“Without my mum, I don’t think I would have become a cyclist”
Former racing cyclist, journalist and author, Richard Moore, writes about why he’s supporting Pancreatic Cancer UK at the 2020 Prudential Ride London-Surrey 100 Charity of the Year
My mum, Katherine, was diagnosed with pancreatic cancer in 2005 and passed away two and a half months later. She had just turned 59. It had taken nine months for her to get a diagnosis which was so frustrating for her. She had been getting mysterious pains in her abdomen for several months and the doctors kept going on wild goose chases trying to get to the bottom of it. At one point they thought it might just be gallstones or something less serious. When she finally got a proper scan and was told she had pancreatic cancer it was already too late. I’ll never forget her and my dad returning from hospital with this devastating news. It was a huge shock. It seemed to come from nowhere.
We didn’t know much about the disease at the time. We found that there wasn’t much information available. It would have been so helpful for us to have somewhere to go to get advice. We looked for help on the internet but a Google search only seemed to bring up horror stories. The outlook appeared so bleak that I was put off ever looking up pancreatic cancer again. It was terrifying seeing the survival stats without anything to soften the news. There didn’t seem to be anything positive to cling on too. It all felt very hopeless.
We really needed someone to tell us something constructive and help us with the practical side of what needed doing. Having someone on the other end of the phone would have been a huge comfort to us so I’m pleased that an organisation like Pancreatic Cancer UK now exists to offer other families advice. The charity is making a big difference to people affected by pancreatic cancer but more funding will help them to reach even more people who need their support.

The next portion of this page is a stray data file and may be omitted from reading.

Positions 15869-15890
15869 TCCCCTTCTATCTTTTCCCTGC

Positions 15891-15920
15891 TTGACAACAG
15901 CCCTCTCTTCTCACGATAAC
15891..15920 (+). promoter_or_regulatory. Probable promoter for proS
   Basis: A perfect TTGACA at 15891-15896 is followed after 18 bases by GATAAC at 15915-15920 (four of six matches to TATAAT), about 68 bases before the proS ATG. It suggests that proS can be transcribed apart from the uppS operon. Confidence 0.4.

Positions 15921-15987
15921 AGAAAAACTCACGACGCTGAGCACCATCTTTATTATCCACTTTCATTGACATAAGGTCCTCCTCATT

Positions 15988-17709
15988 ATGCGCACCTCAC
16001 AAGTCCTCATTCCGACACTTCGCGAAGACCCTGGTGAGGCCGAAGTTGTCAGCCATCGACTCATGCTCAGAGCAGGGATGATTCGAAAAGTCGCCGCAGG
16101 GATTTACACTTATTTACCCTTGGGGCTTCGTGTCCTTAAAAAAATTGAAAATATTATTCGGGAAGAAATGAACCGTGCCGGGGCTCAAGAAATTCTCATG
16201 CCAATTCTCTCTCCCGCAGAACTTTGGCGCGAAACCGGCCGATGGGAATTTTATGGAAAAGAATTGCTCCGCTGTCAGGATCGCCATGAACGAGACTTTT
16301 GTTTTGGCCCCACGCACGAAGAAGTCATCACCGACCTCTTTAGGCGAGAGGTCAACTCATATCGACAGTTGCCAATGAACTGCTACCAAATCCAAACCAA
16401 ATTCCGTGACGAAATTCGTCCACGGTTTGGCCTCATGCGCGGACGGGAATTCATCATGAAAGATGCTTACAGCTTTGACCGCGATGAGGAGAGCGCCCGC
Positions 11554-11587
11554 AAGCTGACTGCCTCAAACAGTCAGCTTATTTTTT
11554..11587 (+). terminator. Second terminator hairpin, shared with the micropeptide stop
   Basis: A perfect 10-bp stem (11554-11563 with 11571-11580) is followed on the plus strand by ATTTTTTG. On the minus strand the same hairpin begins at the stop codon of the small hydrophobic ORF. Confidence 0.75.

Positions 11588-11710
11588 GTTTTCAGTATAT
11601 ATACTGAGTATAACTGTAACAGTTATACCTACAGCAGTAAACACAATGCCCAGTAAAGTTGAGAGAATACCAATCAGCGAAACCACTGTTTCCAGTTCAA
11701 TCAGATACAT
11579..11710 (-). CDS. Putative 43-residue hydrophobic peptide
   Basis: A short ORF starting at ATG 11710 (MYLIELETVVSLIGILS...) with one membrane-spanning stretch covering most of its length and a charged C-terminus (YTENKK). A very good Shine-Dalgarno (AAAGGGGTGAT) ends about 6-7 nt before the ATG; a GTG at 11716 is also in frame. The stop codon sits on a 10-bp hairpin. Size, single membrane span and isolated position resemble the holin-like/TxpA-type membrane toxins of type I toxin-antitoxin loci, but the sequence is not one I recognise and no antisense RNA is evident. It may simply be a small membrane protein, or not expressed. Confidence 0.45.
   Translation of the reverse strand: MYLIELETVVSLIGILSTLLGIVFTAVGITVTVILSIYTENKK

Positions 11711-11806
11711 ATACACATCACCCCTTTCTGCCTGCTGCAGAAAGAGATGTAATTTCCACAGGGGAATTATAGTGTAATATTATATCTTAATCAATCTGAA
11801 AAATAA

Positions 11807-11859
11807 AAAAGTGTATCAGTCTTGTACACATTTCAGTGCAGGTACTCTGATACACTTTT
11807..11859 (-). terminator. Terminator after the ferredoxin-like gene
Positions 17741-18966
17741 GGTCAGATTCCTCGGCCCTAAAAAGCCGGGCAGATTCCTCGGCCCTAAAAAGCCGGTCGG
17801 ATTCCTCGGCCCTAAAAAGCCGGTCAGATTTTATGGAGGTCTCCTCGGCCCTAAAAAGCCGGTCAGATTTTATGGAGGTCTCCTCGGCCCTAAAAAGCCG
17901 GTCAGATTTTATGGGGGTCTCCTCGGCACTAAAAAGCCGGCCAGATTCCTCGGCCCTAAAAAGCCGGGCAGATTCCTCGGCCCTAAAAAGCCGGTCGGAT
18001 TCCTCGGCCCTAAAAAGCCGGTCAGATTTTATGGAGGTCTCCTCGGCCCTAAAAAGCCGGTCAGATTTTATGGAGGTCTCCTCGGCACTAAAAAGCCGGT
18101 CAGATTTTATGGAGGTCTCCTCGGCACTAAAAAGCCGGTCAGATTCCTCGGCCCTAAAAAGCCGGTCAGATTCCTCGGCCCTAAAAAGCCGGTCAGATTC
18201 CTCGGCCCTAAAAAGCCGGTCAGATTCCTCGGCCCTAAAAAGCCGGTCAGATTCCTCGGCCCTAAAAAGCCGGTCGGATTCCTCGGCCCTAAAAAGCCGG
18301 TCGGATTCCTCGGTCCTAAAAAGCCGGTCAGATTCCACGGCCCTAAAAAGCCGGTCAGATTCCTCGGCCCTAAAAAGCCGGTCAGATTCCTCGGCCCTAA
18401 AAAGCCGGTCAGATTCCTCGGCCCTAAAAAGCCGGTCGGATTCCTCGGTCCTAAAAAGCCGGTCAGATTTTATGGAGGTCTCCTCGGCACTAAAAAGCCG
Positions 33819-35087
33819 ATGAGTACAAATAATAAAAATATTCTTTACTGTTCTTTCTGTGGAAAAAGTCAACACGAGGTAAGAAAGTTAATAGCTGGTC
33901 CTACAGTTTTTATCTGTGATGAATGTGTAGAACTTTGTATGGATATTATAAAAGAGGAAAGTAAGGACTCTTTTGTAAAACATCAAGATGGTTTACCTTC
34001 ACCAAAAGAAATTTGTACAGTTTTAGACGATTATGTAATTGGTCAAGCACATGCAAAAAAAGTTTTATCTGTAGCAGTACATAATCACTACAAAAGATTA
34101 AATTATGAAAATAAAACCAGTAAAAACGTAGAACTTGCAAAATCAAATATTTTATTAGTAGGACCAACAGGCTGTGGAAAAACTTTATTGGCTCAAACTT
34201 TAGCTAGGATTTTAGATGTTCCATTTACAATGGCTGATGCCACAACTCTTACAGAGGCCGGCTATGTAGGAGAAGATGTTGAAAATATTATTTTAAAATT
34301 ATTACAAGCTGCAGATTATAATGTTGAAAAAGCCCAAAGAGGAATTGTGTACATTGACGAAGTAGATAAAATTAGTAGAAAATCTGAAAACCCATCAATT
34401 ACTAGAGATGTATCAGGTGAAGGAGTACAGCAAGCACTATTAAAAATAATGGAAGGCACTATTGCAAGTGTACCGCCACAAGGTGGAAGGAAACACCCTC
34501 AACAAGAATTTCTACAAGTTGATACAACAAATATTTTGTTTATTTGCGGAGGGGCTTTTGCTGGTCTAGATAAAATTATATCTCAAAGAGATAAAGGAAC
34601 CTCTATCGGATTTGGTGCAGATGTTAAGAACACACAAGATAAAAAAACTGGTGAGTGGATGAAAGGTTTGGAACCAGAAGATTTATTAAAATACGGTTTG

Having someone on the other end of the phone would have been a huge comfort to us, so I’m pleased that an organisation like Pancreatic Cancer UK now exists to offer other families advice.
I’m so pleased that I was able to help Pancreatic Cancer UK in their successful bid to be the Charity of the Year for the 2020 Prudential RideLondon-Surrey 100. I’m going to be taking on the ride with my dad, Brian, and my youngest brother, Peter – all in memory of Mum. Robin, my other brother, lives in Washington, DC and unfortunately won’t be able to travel to London but he will do his own ride and he will be with us in spirit on the day. It will be the first big ride we’ll take on together so I know it will be a very meaningful occasion and we’re all motivated to raise awareness of the disease. Cycling is very important to us as a family and although Mum wasn’t a cyclist herself she was hugely supportive of all of us in whatever we did. Without her, I don’t think I would have become a cyclist.
The event will be six days before her birthday. She would have been 74 next year. Every year my dad, brothers and I light a candle to keep her memory alive. I know Mum would have really supported us raising awareness as well as funds to help people suffering from this awful disease.